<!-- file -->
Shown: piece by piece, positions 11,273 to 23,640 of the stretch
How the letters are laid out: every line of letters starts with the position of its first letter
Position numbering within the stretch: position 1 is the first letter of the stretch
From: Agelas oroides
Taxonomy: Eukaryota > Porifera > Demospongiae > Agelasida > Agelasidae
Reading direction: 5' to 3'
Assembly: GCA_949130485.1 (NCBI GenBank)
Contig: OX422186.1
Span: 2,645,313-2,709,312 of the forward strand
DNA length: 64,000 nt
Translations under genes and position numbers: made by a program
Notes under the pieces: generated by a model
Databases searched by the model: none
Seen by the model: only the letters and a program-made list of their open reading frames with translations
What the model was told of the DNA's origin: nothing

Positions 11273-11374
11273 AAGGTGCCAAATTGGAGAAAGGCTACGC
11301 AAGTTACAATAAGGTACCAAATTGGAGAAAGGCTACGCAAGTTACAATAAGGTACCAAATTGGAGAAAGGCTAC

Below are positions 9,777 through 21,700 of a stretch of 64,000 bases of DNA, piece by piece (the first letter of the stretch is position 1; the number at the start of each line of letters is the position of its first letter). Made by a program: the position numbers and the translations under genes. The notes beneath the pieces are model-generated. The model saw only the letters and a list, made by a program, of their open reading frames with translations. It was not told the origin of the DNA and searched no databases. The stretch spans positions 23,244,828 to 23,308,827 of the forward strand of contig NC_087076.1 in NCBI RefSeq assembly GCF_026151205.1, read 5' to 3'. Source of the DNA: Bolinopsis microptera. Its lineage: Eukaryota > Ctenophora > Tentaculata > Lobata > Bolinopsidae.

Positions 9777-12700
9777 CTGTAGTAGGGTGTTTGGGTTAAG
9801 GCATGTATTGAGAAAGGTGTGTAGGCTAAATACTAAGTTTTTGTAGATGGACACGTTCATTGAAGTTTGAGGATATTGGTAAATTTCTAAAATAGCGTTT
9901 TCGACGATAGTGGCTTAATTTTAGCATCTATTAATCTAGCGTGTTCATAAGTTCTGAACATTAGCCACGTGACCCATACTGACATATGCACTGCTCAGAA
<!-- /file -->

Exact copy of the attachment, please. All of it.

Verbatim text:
Shown: piece by piece, positions 11,273 to 23,640 of the stretch
How the letters are laid out: every line of letters starts with the position of its first letter
Position numbering within the stretch: position 1 is the first letter of the stretch
From: Agelas oroides
Taxonomy: Eukaryota > Porifera > Demospongiae > Agelasida > Agelasidae
Reading direction: 5' to 3'
Assembly: GCA_949130485.1 (NCBI GenBank)
Contig: OX422186.1
Span: 2,645,313-2,709,312 of the forward strand
DNA length: 64,000 nt
Translations under genes and position numbers: made by a program
Notes under the pieces: generated by a model
Databases searched by the model: none
Seen by the model: only the letters and a program-made list of their open reading frames with translations
What the model was told of the DNA's origin: nothing

Positions 11273-11374
11273 AAGGTGCCAAATTGGAGAAAGGCTACGC
11301 AAGTTACAATAAGGTACCAAATTGGAGAAAGGCTACGCAAGTTACAATAAGGTACCAAATTGGAGAAAGGCTAC

Below are positions 9,777 through 21,700 of a stretch of 64,000 bases of DNA, piece by piece (the first letter of the stretch is position 1; the number at the start of each line of letters is the position of its first letter). Made by a program: the position numbers and the translations under genes. The notes beneath the pieces are model-generated. The model saw only the letters and a list, made by a program, of their open reading frames with translations. It was not told the origin of the DNA and searched no databases. The stretch spans positions 23,244,828 to 23,308,827 of the forward strand of contig NC_087076.1 in NCBI RefSeq assembly GCF_026151205.1, read 5' to 3'. Source of the DNA: Bolinopsis microptera. Its lineage: Eukaryota > Ctenophora > Tentaculata > Lobata > Bolinopsidae.

Positions 9777-12700
9777 CTGTAGTAGGGTGTTTGGGTTAAG
9801 GCATGTATTGAGAAAGGTGTGTAGGCTAAATACTAAGTTTTTGTAGATGGACACGTTCATTGAAGTTTGAGGATATTGGTAAATTTCTAAAATAGCGTTT
9901 TCGACGATAGTGGCTTAATTTTAGCATCTATTAATCTAGCGTGTTCATAAGTTCTGAACATTAGCCACGTGACCCATACTGACATATGCACTGCTCAGAA